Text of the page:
This Pittsburgh, Pennsylvania museum explores the pop artist’s legacy through famous works, lesser known pieces and personal artifacts.
Home to over 4,000 videos, 900 paintings and 100 sculptures, The Andy Warhol Museum explores the pop artist’s legacy through his famous works, lesser known pieces and personal artifacts. Visitors begin on the seventh floor and descend through the museum, with each level depicting a different decade of the artist’s life.
Family portraits, his mother Julia’s passport and naturalization papers, and even her potato masher and spoon depict the artist’s years growing up in western Pennsylvania. Soon, inklings of advertisements and pop culture that shaped Warhol’s work, including the inspiration for his famous depictions of Campbell’s Soup cans, begin to emerge.
The sixth floor models the aesthetic of Warhol’s New York City studio, the Silver Factory, as visitors browse photographs of Warhol at work during the 1960s. The fifth floor features some of the artist’s silkscreen works, a technique that enabled him to reproduce images of famous figures like actress Judy Garland and golfer Jack Nicklaus.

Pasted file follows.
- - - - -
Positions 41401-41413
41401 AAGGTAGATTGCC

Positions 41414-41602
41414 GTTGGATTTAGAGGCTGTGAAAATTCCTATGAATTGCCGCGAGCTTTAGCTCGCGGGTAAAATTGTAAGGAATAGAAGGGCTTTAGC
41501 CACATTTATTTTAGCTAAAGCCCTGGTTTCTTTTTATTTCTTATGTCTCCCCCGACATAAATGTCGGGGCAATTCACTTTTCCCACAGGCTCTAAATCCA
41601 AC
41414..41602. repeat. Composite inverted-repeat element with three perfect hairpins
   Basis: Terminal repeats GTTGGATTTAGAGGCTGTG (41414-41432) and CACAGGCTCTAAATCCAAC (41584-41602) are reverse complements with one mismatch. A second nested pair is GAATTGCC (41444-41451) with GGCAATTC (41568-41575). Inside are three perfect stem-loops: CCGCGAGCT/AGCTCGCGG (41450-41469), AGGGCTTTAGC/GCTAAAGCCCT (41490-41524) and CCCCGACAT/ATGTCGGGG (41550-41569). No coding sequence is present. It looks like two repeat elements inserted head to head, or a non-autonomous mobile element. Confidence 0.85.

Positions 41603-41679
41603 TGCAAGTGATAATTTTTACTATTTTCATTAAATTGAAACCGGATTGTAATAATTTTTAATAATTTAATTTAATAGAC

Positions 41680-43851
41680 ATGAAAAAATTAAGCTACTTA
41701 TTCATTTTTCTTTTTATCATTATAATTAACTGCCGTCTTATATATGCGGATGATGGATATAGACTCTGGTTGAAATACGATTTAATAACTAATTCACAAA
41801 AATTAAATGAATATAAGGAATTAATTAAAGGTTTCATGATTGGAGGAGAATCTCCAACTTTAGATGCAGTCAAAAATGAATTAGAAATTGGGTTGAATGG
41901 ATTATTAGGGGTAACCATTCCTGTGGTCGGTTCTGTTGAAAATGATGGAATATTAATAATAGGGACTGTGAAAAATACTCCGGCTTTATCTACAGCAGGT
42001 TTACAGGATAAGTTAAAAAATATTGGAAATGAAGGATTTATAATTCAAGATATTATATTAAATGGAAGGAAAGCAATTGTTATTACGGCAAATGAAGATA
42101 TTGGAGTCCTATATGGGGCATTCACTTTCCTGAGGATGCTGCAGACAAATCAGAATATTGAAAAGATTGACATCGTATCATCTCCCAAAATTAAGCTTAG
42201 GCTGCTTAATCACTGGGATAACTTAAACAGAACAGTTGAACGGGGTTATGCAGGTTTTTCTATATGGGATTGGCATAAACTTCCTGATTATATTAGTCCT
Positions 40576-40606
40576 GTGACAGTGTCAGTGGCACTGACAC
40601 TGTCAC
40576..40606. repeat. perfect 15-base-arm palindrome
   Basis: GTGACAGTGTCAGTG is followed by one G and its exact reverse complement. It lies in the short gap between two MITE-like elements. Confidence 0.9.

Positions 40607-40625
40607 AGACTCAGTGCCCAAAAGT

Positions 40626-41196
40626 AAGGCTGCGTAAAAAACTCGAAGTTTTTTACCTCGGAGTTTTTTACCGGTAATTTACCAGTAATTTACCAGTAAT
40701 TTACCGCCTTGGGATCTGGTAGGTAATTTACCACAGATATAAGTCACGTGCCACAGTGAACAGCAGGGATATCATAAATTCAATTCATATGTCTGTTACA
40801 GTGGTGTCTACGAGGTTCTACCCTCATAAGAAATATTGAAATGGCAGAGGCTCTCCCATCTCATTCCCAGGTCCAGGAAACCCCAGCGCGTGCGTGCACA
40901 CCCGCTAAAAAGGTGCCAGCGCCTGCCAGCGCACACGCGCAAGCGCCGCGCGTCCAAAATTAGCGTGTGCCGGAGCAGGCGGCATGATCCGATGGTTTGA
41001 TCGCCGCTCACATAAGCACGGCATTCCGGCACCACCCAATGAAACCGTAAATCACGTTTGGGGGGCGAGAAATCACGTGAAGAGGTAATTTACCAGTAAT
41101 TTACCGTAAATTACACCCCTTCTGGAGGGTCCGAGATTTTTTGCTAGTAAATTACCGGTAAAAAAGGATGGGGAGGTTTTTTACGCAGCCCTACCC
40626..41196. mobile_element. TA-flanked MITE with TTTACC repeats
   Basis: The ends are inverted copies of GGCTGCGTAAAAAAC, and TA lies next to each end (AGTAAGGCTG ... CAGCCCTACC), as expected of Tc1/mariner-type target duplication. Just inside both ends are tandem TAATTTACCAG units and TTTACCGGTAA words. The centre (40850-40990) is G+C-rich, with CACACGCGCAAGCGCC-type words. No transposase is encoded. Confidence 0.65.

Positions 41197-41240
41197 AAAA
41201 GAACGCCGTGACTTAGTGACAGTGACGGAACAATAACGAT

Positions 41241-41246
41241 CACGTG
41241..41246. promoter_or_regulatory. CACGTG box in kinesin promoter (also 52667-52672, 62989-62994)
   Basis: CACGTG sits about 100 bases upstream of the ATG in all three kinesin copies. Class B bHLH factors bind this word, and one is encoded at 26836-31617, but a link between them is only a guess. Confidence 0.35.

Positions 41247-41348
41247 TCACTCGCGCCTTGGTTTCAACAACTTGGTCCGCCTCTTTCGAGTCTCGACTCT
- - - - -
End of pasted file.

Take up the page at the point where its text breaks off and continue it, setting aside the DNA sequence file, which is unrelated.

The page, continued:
At times stepping away from painting, Warhol channeled his creativity in different directions, as evidenced by Silver Clouds, an interactive installation on the museum’s fifth floor in which visitors become part of the art, standing amongst metallic balloons that seem to hover as they drift through the space.
Lower levels of the museum cover the 1968 attempt on Warhol’s life as well as news clippings of his 1987 death alongside personal belongings like his wigs. Before exiting the museum, visitors are presented with an image of the artist’s grave site, decorated with Campbell’s Soup cans. The couch in the lobby, situated under a photograph of Warhol sitting on it, was from the artist’s studio and makes for a great photo opportunity.
117 Sandusky St., Pittsburgh, Pennsylvania, 412/237-8303, warhol.org
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